This year, the Buckeyes appear to be in great shape along the offensive line, with four starters back from a group that paved the way for 242 rushing yards per game in 2012, good for 10th in the nation. Even better, the unit did so with defenses keying on the run as Braxton continued his slow but sure maturation as a passer. The o-liners, albeit with some help/growth from Braxton, cut their sacks surrendered from 46 in 2011 to 30 during last year's undefeated run. 

With Ohio State's stability along the offensive front, Braxton's potential Heisman abilities, and a surplus of talented weapons at the skill positions, the Buckeyes are poised to put up a boatload of points. They also return a seasoned secondary, an All-American caliber linebacker and boast a coach that has done some special things in year two of his coaching stops preceding his time in Columbus. 

Taking notice of these strengths, many pundits have begun touting the Buckeyes as the most likely team to knock Alabama - and by extension the SEC - off their pedestal.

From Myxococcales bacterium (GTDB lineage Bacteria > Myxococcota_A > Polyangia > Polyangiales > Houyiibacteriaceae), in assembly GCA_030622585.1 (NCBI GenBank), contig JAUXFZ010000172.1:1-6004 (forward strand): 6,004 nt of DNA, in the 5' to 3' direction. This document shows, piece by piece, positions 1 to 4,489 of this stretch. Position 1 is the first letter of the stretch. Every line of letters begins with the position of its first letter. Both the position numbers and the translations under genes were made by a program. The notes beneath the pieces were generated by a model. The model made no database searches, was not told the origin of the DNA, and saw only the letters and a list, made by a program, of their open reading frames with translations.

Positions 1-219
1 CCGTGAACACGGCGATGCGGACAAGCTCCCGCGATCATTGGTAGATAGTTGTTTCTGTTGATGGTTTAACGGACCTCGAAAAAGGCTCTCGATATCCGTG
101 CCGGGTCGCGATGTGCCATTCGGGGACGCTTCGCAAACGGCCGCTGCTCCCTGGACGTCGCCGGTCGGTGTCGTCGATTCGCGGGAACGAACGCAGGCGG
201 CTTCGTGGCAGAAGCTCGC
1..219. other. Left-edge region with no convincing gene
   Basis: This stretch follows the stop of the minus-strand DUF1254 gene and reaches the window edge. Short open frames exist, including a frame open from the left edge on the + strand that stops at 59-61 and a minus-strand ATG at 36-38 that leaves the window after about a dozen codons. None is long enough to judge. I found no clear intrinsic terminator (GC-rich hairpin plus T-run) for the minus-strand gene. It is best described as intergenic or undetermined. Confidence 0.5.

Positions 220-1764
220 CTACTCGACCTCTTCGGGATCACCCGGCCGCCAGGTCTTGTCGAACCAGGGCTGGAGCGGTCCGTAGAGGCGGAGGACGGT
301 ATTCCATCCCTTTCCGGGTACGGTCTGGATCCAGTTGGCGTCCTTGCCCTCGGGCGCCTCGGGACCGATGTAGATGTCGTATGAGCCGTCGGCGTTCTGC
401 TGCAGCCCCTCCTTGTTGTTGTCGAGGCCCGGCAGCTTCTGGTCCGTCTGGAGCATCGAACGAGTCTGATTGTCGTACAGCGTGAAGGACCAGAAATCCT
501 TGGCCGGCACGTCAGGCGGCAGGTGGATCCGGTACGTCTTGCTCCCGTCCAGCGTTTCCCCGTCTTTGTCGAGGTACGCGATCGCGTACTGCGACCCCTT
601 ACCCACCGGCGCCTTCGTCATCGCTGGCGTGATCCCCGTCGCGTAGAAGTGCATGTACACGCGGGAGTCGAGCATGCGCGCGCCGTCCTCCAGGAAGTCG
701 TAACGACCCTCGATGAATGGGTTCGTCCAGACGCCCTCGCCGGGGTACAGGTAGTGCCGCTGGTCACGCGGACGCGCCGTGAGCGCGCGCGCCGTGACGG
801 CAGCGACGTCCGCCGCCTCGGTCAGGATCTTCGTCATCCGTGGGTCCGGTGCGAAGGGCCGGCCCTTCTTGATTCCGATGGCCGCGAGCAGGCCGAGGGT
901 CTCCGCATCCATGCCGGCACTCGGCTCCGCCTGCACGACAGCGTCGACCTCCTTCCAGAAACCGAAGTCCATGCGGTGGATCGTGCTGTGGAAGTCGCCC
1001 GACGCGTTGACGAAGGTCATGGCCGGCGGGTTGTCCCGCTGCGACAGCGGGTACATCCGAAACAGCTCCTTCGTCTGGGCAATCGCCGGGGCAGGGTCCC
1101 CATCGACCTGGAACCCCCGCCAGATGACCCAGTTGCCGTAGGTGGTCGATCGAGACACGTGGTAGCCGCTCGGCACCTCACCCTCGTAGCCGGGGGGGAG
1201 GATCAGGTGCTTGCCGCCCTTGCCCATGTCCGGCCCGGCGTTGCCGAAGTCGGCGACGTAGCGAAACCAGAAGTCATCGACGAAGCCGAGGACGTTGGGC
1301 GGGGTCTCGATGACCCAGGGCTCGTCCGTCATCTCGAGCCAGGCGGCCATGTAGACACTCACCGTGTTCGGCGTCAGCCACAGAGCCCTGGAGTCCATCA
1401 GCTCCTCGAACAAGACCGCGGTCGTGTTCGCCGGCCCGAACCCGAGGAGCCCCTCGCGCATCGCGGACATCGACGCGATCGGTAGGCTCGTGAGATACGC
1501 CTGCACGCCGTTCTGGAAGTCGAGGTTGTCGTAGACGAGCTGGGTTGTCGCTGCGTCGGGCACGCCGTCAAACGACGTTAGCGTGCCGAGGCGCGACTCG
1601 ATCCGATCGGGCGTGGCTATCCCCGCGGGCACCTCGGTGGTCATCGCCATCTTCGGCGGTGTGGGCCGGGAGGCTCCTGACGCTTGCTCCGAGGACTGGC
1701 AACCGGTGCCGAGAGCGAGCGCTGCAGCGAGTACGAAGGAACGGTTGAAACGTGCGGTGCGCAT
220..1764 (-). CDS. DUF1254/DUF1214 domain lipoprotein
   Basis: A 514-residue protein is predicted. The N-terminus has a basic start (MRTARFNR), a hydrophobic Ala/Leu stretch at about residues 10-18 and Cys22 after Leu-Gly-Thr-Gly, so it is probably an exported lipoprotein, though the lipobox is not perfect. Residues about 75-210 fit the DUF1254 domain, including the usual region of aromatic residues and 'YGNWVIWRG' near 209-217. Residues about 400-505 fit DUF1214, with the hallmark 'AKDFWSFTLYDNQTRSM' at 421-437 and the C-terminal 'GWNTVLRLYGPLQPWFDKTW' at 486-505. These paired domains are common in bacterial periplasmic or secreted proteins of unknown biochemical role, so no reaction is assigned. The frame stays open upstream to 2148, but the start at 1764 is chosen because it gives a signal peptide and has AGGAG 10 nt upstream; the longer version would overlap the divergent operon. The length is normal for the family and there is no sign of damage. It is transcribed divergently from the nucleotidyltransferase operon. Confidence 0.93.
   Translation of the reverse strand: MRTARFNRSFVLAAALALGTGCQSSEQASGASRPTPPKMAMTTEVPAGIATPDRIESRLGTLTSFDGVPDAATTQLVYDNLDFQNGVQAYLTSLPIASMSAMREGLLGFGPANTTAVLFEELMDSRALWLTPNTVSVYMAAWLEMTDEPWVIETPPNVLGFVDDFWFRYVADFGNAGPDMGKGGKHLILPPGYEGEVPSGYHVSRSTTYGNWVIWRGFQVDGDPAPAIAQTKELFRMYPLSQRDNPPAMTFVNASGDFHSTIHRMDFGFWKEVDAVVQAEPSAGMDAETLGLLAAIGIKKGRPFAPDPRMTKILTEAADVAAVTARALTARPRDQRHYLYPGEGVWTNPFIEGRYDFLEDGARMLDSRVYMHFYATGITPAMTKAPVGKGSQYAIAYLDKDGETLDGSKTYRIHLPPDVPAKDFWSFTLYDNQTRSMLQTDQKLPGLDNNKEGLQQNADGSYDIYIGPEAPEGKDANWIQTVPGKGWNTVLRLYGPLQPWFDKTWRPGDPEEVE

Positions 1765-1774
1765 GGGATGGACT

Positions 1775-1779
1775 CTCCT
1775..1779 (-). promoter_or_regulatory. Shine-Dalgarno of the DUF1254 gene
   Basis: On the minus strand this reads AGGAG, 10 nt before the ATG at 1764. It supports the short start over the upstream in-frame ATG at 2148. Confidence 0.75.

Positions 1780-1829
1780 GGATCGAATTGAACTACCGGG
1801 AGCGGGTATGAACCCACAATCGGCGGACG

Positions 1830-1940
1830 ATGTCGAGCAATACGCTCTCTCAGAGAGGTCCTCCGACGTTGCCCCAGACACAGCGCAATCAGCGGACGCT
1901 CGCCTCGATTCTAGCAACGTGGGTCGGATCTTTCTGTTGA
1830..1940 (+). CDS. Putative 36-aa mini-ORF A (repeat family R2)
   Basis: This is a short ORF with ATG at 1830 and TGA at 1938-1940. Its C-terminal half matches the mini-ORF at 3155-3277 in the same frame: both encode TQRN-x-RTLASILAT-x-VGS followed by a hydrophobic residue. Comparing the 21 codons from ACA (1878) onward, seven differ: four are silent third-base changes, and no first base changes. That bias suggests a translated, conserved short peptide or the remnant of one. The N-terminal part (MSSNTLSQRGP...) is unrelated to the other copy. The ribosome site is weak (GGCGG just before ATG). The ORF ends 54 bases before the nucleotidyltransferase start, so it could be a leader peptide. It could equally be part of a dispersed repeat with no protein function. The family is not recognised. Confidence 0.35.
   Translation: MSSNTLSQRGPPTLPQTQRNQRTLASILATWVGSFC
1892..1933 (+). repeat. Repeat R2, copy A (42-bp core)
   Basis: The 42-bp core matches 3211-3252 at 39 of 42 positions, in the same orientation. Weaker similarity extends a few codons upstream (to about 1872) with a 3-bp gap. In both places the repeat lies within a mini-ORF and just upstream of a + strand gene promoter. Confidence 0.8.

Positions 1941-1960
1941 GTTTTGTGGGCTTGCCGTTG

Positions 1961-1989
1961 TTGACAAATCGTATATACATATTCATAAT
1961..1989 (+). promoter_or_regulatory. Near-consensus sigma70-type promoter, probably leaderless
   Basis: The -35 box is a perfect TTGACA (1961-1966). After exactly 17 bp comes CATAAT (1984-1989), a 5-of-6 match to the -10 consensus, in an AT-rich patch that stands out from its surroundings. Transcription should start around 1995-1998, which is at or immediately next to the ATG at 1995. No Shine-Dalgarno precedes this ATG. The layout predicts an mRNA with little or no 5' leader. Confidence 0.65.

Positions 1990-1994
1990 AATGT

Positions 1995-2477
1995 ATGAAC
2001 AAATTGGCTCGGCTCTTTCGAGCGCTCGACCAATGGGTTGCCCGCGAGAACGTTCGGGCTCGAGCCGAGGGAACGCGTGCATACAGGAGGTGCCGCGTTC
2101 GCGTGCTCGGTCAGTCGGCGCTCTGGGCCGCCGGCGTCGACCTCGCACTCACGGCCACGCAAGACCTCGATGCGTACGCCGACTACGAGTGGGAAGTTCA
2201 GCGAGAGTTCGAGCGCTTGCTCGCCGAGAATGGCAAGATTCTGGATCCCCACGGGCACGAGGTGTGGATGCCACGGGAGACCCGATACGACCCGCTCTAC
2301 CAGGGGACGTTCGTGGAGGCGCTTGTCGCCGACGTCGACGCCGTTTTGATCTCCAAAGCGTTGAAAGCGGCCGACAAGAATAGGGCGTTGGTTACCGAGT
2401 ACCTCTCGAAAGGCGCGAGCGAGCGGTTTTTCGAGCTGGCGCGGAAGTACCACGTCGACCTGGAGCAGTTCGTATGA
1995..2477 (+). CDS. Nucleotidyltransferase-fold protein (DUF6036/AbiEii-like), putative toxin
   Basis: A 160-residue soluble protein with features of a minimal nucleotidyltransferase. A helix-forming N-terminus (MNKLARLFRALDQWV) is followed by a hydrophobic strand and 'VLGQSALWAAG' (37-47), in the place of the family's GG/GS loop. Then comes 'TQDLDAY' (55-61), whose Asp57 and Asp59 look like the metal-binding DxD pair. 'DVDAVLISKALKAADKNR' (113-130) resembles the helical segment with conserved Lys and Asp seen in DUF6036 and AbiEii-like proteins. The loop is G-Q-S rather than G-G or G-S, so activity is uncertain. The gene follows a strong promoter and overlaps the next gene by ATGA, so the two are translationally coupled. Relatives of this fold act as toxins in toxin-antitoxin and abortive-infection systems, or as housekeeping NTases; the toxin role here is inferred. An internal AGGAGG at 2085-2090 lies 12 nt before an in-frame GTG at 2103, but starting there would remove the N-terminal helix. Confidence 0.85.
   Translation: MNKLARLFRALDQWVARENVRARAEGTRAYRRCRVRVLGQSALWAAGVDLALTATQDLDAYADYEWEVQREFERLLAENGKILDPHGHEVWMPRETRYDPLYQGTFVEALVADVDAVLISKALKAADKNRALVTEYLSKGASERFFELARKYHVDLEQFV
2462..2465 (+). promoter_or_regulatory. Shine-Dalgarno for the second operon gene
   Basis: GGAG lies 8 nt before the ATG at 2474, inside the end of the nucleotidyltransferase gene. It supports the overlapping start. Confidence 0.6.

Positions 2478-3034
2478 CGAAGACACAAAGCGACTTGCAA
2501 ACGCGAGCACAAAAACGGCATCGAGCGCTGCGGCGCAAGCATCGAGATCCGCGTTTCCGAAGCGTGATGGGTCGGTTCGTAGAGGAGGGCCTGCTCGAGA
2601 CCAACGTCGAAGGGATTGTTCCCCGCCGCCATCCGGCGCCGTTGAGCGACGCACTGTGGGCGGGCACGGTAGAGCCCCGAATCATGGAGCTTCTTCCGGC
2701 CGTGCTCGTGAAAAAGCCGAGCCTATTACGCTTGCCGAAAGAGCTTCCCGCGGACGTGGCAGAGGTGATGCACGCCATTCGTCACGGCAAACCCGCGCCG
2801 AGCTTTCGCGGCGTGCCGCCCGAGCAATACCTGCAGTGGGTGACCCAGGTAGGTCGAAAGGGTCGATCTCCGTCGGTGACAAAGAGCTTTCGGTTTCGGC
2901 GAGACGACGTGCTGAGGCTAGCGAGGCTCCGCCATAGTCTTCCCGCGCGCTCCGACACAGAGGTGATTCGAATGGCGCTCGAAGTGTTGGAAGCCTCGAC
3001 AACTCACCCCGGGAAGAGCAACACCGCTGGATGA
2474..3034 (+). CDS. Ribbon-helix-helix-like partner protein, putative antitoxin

As a fan, I want to go all-in with this growing sentiment but there's the little matter of Ohio State's defensive line. 

John Simon is gone. Sniff.Simon's production and leadership will be missed

Yes, the Buckeyes have a glut of blue chips chomping at the bit to show what they can do but as it stands, the collective group is largely unproven. 

In fact, Ohio State lost all four starters from last year's front of John Simon, Johnathan Hankins, Garrett Goebel and Nathan Williams. 

Wondering just how significant that is, I dug into the media guide to find out the last time Ohio State turned over the entire starting defensive front. Any guess?

Try 1989.

And that's back when Ohio State played a 3-4 defense. That year, the Buckeyes trotted out Srecko Zizakovic, Rich Frimel and Pat Thomas as replacements for the '88 group of Ken Coleman, Mike Sullivan and Derek MacCready.